20 April 2022
by Michael Fabey & Ashley Roque
A NMESIS launcher is deployed into position at the Pacific Missile Range Facility, Barking Sands, Hawaii, in August 2021. (US Marine Corps)
The US Marine Corps (USMC) Navy Marine Corps Expeditionary Ship Interdiction System (NMESIS) marries the USMC desire to achieve sea denial with its plan to establish a stand-in force within the enemy's weapons engagement zone, according to Major General Benjamin Watson, USMC commanding general, Marine Corps Warfighting Laboratory/Futures Directorate and vice chief, Office of Naval Research.
“It's our marquee system going forward,” Maj Gen Watson told Janes , adding that the system underscores how marines “adapt … and reconcile the operating concept of being small, light, and nimble with the ability to engage at range”.
NMESIS integrates established, proven subsystems, such as the Joint Light Tactical Vehicle chassis, the Naval Strike Missile (NSM), and the fire-control system used by the navy for NSM.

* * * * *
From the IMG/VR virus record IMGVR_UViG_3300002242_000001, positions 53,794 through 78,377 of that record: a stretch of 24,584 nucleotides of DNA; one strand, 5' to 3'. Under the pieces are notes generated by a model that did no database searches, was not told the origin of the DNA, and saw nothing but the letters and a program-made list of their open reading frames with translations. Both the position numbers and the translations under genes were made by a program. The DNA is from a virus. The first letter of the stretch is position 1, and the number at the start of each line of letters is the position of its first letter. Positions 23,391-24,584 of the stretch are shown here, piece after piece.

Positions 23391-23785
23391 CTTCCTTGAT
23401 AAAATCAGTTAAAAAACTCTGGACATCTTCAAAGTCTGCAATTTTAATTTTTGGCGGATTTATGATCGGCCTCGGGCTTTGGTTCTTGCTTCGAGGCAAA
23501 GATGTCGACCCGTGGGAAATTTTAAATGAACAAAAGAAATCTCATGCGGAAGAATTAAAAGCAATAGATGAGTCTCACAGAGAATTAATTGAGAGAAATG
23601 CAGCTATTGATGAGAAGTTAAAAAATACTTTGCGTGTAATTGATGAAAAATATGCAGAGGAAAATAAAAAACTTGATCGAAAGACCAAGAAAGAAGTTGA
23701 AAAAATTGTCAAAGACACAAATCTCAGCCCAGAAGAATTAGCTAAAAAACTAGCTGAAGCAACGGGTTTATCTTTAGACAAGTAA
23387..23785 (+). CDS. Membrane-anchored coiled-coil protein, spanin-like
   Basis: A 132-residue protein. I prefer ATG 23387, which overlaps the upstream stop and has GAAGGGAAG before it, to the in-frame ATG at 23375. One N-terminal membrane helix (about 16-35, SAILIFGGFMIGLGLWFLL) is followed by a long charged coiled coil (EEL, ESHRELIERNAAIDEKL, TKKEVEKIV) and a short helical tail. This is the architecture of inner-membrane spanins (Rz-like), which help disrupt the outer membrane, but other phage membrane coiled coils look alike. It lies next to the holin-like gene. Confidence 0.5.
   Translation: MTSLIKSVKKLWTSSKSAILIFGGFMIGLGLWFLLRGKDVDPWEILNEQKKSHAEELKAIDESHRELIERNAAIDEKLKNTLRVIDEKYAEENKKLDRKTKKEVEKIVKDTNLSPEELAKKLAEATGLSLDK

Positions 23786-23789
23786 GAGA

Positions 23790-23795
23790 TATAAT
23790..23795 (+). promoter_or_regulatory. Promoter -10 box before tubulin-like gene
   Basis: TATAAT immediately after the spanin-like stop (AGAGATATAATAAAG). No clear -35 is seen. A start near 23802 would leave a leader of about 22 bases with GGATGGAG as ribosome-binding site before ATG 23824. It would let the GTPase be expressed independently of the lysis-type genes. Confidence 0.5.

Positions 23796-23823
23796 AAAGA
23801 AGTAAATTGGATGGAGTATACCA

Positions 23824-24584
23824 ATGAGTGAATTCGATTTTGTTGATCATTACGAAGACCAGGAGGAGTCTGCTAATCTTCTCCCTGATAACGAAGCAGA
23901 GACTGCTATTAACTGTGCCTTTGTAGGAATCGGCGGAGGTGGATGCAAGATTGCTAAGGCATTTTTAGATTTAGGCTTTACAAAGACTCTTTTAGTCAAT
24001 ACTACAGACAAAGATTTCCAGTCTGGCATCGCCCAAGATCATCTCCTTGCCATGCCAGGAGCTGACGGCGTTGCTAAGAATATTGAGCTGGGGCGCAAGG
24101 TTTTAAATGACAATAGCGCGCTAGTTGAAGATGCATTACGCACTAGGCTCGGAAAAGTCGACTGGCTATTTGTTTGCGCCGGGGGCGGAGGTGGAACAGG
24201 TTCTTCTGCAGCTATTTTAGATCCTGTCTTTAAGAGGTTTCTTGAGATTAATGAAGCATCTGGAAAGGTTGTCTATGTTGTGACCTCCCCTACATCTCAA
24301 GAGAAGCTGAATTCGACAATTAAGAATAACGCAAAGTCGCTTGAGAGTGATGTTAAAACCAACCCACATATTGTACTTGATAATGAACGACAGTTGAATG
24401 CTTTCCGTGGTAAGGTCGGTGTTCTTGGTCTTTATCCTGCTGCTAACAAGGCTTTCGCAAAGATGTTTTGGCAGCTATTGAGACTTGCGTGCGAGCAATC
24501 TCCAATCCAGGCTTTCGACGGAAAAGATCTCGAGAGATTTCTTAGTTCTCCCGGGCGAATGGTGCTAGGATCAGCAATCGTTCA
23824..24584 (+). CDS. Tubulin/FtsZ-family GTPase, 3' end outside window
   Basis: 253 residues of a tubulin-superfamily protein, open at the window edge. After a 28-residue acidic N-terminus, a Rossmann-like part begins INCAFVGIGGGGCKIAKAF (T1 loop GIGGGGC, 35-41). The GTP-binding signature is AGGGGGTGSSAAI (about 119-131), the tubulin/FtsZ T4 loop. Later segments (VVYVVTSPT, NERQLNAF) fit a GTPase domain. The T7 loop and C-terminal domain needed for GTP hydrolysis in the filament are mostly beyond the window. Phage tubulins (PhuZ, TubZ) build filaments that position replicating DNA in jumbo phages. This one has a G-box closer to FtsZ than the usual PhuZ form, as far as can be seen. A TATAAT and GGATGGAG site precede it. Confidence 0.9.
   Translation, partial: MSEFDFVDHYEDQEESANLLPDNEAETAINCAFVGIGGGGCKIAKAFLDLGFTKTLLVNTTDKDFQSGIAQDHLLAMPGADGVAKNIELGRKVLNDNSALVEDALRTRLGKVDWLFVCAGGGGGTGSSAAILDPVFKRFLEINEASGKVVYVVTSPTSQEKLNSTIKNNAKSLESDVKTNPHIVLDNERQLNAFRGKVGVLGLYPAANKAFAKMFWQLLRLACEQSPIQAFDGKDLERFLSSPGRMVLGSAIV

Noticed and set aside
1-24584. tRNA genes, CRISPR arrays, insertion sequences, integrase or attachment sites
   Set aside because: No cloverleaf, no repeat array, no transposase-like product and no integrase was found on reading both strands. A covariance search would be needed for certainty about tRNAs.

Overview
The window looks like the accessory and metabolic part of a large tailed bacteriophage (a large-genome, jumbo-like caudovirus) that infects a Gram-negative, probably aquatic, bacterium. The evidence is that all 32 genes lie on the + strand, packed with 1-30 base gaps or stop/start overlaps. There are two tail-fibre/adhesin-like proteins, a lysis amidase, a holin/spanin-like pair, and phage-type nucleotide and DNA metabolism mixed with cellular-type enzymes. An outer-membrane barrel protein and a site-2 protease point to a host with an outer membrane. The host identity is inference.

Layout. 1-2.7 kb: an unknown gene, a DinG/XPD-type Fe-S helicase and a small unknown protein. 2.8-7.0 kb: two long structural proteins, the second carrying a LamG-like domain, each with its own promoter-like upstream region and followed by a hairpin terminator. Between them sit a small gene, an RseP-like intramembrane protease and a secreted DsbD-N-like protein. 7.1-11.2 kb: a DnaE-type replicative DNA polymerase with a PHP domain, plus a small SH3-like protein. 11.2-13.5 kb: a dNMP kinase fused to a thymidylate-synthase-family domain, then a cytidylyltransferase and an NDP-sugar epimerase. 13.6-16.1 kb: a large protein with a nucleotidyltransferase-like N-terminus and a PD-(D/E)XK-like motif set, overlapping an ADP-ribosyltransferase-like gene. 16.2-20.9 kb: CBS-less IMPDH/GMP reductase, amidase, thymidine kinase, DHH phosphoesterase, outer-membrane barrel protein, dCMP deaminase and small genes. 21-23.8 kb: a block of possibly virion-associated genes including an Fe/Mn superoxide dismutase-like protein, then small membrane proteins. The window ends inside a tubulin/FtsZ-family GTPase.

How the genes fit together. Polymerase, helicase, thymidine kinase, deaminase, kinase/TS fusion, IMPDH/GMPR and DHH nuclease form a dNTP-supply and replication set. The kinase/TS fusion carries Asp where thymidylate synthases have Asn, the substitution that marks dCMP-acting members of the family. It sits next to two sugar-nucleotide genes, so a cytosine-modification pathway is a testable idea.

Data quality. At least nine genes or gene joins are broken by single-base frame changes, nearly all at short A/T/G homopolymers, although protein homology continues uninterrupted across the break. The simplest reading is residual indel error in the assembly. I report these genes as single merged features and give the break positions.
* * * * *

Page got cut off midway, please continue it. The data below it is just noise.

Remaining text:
The USMC has included USD345 million in the proposed USMC fiscal year (FY) 2023 budget for NMESIS, according to budget documents released on 28 March, about 65% more than the USD208 million enacted in the FY 2022 budget.
The reason for the added investment was the effective potential for NMESIS in the littorals, said Maj Gen Watson. “When you get down to relevant key terrain, it goes from big to small pretty quick, when you start looking to key straits and sea lanes. If you're the right spots, don't need something to shoot 2,000 miles to 3,000 miles.”
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The US Marine Corps (USMC) Navy Marine Corps Expeditionary Ship Interdiction System (NMESIS) marries...